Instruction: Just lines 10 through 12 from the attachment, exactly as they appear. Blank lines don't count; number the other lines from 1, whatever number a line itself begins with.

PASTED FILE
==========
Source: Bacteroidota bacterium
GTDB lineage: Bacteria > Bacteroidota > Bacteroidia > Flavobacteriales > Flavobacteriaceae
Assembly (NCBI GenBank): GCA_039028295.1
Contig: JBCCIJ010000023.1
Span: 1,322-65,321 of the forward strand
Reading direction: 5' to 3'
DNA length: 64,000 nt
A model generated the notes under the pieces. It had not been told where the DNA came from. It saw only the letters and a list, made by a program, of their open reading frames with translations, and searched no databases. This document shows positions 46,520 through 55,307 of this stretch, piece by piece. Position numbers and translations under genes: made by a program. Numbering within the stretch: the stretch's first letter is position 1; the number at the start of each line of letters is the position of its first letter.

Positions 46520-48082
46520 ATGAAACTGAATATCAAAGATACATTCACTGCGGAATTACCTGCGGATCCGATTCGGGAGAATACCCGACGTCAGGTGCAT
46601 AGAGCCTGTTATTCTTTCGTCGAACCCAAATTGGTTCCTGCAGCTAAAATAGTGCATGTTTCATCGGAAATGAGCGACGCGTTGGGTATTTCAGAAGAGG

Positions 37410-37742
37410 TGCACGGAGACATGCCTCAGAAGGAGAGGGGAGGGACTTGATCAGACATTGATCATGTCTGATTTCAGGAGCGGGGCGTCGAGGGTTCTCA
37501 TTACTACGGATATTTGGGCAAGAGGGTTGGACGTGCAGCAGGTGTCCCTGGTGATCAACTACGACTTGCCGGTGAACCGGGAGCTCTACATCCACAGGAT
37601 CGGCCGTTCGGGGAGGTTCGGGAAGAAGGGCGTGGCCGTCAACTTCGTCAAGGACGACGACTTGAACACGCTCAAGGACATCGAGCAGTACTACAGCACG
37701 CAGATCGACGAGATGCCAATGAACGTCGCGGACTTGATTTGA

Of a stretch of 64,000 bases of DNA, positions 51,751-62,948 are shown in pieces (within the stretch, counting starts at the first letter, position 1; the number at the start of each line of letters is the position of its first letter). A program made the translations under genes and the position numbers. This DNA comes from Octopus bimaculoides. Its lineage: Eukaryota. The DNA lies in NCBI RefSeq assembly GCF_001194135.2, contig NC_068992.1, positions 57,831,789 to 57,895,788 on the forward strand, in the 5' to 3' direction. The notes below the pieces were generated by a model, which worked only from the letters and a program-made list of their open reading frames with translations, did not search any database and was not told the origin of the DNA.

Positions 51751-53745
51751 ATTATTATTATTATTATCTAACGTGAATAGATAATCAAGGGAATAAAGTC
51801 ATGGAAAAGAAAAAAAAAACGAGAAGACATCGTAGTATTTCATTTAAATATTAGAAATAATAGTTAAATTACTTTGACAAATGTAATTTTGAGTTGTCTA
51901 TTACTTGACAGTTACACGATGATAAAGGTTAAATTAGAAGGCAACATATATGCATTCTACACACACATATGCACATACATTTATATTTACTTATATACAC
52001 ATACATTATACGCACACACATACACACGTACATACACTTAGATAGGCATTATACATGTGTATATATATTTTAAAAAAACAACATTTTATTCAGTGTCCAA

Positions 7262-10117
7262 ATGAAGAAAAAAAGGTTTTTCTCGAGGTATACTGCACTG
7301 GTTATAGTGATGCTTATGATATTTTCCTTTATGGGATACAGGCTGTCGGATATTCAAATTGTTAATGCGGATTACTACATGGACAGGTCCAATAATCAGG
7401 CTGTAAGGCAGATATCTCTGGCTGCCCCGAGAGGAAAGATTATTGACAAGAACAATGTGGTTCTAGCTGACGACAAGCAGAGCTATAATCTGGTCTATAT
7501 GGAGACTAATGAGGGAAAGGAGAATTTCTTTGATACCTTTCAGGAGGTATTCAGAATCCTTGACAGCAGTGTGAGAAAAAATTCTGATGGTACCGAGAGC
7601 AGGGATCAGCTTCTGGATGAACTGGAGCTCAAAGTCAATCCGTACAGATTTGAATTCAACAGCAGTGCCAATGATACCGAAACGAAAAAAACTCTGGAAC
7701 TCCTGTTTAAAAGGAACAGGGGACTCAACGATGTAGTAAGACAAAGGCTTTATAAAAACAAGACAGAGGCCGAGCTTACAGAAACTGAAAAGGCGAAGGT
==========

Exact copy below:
46520 ATGAAACTGAATATCAAAGATACATTCACTGCGGAATTACCTGCGGATCCGATTCGGGAGAATACCCGACGTCAGGTGCAT
46601 AGAGCCTGTTATTCTTTCGTCGAACCCAAATTGGTTCCTGCAGCTAAAATAGTGCATGTTTCATCGGAAATGAGCGACGCGTTGGGTATTTCAGAAGAGG

Positions 37410-37742